Death or Physical Injury Inflicted Under Exceptional Circumstances

Do you know that killing your adulterous wife or her paramour is technically permitted under Article 247 of the Revised Penal Code, de...

Do you know that killing your adulterous wife or her paramour is technically permitted under Article 247 of the Revised Penal Code, depending on the circumstance?

Article 247 provides, “Any legally married person who, having surprised his spouse in the act of committing sexual intercourse with another person, shall kill any of them or both of them in the act or immediately thereafter, or shall inflict upon them any serious physical injuries, shall suffer the penalty of destierro (banishment).”

The law only applies if the following elements are present:
  1. The offender is any lgelly married person;
  2. The offender surprises his spouse in the act of committing sexual intercourse with another person; and
  3. The offender kills or seriously injures any or both of them during the act of sexual intercourse or immediately thereafter.
Note: This article does not define a crime. It provides a defense, which the accused must prove

The rationale for Art. 247
The law affords protection to a spouse considered to have acted in a justified outburst of passion or a state of mental disequilibrium. The offended spouse has no time to regain his self‐control.

Art. 247 far from defining a felony is more of an exempting circumstance as the penalty intended more for the protection of the accused rather than a punishment. Put differently, it practically grants a privilege amounting to an exemption for adequate punishment.

Two stages contemplated under Art. 247
1. When the offender surprised the other spouse with a paramour or mistress.

Surprise” means to come upon suddenly or unexpectedly.

The attack must take place while the sexual intercourse is going on. If the surprise was before or after the intercourse, no matter how immediate, Article 247 does not apply.

2. When the offender kills or inflicts serious physical injury upon the other spouse and paramour while in the act of intercourse, or immediately thereafter, that is, after surprising.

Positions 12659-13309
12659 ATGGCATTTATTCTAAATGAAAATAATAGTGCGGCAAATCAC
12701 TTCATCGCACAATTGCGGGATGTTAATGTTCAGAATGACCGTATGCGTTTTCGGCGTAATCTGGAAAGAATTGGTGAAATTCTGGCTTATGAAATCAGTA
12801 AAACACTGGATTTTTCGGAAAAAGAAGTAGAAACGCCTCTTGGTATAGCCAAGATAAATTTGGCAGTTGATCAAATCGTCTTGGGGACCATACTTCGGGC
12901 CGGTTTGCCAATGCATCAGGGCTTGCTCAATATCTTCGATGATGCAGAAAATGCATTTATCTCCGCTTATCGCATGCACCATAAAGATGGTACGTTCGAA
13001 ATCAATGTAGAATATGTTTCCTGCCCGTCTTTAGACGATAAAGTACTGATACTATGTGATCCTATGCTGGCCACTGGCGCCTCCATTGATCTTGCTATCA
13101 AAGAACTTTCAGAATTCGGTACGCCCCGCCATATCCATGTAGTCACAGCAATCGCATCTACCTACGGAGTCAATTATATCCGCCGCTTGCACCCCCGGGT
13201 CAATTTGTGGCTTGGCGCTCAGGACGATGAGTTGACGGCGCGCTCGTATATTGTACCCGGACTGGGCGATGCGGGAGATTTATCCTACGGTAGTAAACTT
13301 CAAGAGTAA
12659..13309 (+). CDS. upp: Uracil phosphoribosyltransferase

The phrase “immediately thereafter” has been interpreted to mean that between the surprising and the killing or the inflicting of the physical injury, there should be no interruption or interval of time. In other words, it must be a continuous process.

“in the act of committing sexual intercourse” means that there must be actual sexual intercourse. It does not include preparatory acts.

It not necessary that the spouse actually saw the sexual intercourse.

It is enough that he/she surprised them under such circumstances that no other reasonable conclusion can be inferred but that a carnal act was being performed or has just been committed.

Note: The killing or infliction of physical injuries must be in the act of sexual intercourse or immediately thereafter. Thus, where the accused surprised his wife and her paramour in the carnal act but the latter ran away, he first chased him and unable to catch up with him, returned to his wife whom he found at the stairs of their house, no longer in the place where he saw her having sex with the paramour and killed her, he can avail of Art 247.

A bar examinee, who killed the paramour of his wife in a mahjong session, an hour after he had surprised them in the act of sexual intercourse in his house, since at that time, he had to run away and get a gun as the paramour was armed, was granted the benefits of this article. (People v. Abarca, G.R. No. 74433, Sept.14, 1987)

2001 Bar Question
A and B are husband and wife. A is employed as a security guard at Landmark, his shift being from 11:00 p.m. to 7:00 a.m. One night, he felt sick and cold, hence, he decided to go home around midnight after getting permission from his duty officer. Upon reaching the front yard of his home, he noticed that the light in the master bedroom was on and that the bedroom window was open. Approaching the front door, he was surprised to hear sighs and giggles inside the bedroom. He opened the door very carefully and peeped inside where he saw his wife B having sexual intercourse with their neighbor C. A rushed inside and grabbed C but the latter managed to wrest himself free and jumped out of the window. A followed suit and managed to catch C again and after a furious struggle, managed also to strangle him to death. A then rushed back to their bedroom where his wife B was cowering under the bed covers. Still enraged, A hit B with fist blows and rendered her unconscious. The police arrived after being summoned by their neighbors and arrested A who was detained, inquested and charged for the death of C and serious physical injuries of B.

1. Is A liable for C’s death? Why?
2. Is A liable for B’s injuries? Why?

1. Yes. A is liable for C’s death but under the exceptional circumstances in Art. 247 of the RPC where only destierro is prescribed. Article 247 governs since A surprised his wife B in the act of having sexual intercourse with C, and the killing of C was immediately thereafter as the discover, escape, pursuit and killing of C form one continuous act. (US v. Vargas, 2 Phil 194)

2. Likewise, A is liable for the serious physical injuries he inflicted on his wife but under the same exceptional circumstances in Article 247 of the Revised Penal Code for the same reason. 
The author takes no responsibility for the validity, correctness and result of this work. The information provided is not a legal advice and it should not be used  as a substitute for a competent legal advice from a licensed lawyer. See the disclaimer

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